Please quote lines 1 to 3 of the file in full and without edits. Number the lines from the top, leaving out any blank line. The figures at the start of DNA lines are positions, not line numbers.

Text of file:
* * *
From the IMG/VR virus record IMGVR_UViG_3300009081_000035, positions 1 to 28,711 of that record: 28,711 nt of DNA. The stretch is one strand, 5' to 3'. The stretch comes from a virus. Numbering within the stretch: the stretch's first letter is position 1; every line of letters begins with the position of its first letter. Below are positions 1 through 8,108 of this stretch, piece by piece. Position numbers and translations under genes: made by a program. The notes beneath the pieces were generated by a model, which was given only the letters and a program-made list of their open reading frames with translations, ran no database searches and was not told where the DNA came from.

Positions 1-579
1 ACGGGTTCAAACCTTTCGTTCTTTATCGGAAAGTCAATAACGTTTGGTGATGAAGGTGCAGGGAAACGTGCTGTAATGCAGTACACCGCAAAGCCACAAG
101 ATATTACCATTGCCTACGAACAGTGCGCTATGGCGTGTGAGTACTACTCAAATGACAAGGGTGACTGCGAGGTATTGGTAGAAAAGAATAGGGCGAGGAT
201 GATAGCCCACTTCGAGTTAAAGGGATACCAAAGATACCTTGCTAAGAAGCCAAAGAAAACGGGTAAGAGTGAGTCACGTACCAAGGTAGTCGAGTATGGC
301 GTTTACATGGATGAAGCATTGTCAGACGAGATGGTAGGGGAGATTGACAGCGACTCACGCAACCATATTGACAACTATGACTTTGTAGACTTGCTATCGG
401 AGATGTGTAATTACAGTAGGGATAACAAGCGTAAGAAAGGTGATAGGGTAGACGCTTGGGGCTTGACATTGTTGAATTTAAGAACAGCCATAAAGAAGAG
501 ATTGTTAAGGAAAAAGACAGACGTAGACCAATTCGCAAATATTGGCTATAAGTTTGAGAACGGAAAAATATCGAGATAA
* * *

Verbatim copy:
From the IMG/VR virus record IMGVR_UViG_3300009081_000035, positions 1 to 28,711 of that record: 28,711 nt of DNA. The stretch is one strand, 5' to 3'. The stretch comes from a virus. Numbering within the stretch: the stretch's first letter is position 1; every line of letters begins with the position of its first letter. Below are positions 1 through 8,108 of this stretch, piece by piece. Position numbers and translations under genes: made by a program. The notes beneath the pieces were generated by a model, which was given only the letters and a program-made list of their open reading frames with translations, ran no database searches and was not told where the DNA came from.

Positions 1-579
1 ACGGGTTCAAACCTTTCGTTCTTTATCGGAAAGTCAATAACGTTTGGTGATGAAGGTGCAGGGAAACGTGCTGTAATGCAGTACACCGCAAAGCCACAAG